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  • Writer's pictureZiggurat Realestatecorp

How To Find A Philippine Land Title

This article covers what you need to know about how to do a Philippine Land Title search.

You may need to do a search to verify the name of the Registered Owner, Transfer the Title into your own name, or secure a Certified True Copy of Land Title (CTC) because you have lost yours.

Unfortunately, there are no short cuts to getting a copy of a Philippine Land Title. If you are very, very lucky you may find the Land Title Online, via the Land Registration Authority (LRA) Serbiyso database.

Regardless there are many reasons why it is important to get a copy of the Title. Below are some of those reasons:

  • You are planning to buy a piece of land or property and you need to check the Certified True Copy Land Title (CTC) to make sure the person selling the land is the true owner.

  • You want to take out a mortgage or loan and you need the Land Title for the Bank or Lender mortgage application.

  • You want to check if there are any loans or Annotations on the property

  • You need Technical Descriptions of the property

  • The land has been left to you as part of an Inheritance and you need to transfer it into your name.

  • You have lost your original Owner’s Title or it is damaged.

If you have lost your Owner’s Title and are trying to replace it, check out this detailed post on the only way to do it. Or, click here if it is the Registry of Deeds who has lost its copy of your Title and you need to reconstitute it.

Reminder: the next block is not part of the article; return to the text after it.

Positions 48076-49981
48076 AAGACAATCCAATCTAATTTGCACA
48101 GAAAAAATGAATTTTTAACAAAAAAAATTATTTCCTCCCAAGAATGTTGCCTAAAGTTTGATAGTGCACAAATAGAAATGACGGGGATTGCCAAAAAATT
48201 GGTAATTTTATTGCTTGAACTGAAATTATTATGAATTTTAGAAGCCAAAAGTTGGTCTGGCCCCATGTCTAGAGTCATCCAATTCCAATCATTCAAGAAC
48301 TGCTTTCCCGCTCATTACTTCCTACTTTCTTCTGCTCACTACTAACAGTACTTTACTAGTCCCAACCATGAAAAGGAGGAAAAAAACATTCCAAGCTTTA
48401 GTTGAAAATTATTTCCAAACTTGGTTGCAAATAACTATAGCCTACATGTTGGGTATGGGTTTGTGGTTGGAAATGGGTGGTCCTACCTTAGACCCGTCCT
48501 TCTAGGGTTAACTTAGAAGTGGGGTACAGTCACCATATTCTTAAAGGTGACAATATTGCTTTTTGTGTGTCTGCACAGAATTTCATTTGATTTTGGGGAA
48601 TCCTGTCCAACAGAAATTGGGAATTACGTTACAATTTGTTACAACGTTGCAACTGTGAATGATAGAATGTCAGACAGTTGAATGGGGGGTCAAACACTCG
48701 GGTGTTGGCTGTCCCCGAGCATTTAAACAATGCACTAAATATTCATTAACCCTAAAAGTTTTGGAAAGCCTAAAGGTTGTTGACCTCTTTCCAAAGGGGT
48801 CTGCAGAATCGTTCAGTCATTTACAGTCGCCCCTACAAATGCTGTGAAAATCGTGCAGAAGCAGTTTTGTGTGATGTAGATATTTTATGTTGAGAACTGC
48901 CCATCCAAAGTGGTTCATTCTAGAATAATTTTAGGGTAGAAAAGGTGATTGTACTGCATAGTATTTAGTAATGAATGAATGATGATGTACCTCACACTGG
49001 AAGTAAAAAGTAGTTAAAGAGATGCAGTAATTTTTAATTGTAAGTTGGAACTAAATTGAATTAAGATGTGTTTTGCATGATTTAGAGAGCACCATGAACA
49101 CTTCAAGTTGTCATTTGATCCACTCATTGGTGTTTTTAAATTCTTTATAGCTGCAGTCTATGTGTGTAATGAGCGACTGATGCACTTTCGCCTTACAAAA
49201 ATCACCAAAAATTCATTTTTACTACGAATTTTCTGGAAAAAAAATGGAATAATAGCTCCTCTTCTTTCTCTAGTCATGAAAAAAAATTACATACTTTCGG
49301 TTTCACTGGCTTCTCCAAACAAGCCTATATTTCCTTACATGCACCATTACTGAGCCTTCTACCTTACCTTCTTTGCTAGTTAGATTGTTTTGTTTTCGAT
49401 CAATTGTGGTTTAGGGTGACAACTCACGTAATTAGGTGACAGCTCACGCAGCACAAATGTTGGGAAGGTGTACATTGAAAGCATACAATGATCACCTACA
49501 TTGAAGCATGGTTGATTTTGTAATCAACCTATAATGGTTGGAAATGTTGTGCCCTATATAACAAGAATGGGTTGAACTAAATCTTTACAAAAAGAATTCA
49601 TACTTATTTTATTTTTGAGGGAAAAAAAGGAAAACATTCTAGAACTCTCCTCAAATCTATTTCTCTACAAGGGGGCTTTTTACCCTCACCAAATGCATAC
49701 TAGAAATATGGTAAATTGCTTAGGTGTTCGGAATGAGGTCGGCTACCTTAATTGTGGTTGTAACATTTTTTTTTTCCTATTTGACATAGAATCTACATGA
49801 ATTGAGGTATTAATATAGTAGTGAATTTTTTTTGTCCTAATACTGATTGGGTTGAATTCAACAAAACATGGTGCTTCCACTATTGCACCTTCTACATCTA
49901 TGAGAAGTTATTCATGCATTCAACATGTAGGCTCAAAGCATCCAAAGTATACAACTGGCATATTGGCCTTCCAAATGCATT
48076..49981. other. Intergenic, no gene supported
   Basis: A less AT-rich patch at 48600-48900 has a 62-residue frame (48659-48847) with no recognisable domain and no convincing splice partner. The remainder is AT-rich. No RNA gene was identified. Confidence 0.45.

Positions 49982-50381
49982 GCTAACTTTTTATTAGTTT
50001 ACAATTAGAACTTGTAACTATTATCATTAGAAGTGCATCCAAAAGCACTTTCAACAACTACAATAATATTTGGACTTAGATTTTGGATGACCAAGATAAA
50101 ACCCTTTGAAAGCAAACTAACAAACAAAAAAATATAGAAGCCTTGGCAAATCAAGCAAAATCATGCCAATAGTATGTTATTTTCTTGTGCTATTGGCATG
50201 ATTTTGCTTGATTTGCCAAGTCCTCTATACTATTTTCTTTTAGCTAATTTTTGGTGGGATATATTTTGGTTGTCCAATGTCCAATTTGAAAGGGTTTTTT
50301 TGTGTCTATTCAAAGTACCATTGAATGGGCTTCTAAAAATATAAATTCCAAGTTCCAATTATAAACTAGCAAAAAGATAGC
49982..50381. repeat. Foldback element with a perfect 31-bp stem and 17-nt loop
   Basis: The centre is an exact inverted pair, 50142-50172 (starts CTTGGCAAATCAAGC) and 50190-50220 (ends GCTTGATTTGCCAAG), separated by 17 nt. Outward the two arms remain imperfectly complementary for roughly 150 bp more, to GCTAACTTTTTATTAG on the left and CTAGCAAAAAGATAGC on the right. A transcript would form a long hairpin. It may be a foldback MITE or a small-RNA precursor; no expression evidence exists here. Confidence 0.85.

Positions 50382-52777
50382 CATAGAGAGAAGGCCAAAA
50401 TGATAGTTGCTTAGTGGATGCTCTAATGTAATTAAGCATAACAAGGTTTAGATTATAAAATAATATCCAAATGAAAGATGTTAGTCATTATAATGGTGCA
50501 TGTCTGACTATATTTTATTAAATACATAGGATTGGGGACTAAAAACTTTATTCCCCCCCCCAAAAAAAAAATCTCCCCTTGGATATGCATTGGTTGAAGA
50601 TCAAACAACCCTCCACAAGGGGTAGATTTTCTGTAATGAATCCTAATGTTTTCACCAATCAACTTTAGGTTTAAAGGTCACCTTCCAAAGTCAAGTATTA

Process for a Philippine Land Title search

If you have already looked for the Land Title online and it is not available you will need to follow one of the processes we discuss below.

Often just getting information on a Philippine Land Title can be tedious and time-consuming. And if you then need to secure a copy of a Land Title that takes more time!

How complicated or time consuming the process will be will depend on what information you already have, what you are trying to find out and why.

The Search process will be easier and quicker if:-

  • You have the Land Title number; this identifies the property and is assigned by the Registry of Deeds

  • You have copies of the Tax Declaration.

  • You have the full address of the land.

A Certified True Copy (CTC) of a Land Title is the ultimate evidence that you are the recognized Registered Owner. There are different Land Title Search processes and what you will need to do is dependent on why you need the Title.

  • The owner is deceased and the Land Title is in their name You must settle their Estate first and then transfer the Title to your name.

  • The owner is alive and the Land Title is not in your name (e.g. you bought the land from them) You must apply to the Registry of Deeds to Transfer the Title to your name and will be required to provide a Special Power of Attorney (SPA) from the Registered Owner allowing you to search for the Title. You will need copies of the Deed of Sale and BIR payment for transfer taxes.

  • The Land Title is lost but is in your name You must go through a Reissuance Court case.

  • The Land Title is lost and is not in your name You must go through a Reissuance Court case and either go through an Extrajudicial Settlement (EJS) and a Deed of Sale or other Transfer. You will need to submit the Deed of Sales, the BIR proof of payment of Transfer Taxes and property documents such as Tax Certifications.

  • The Registry of Deeds has lost the Land Title You must go through a Reconstitution Court case.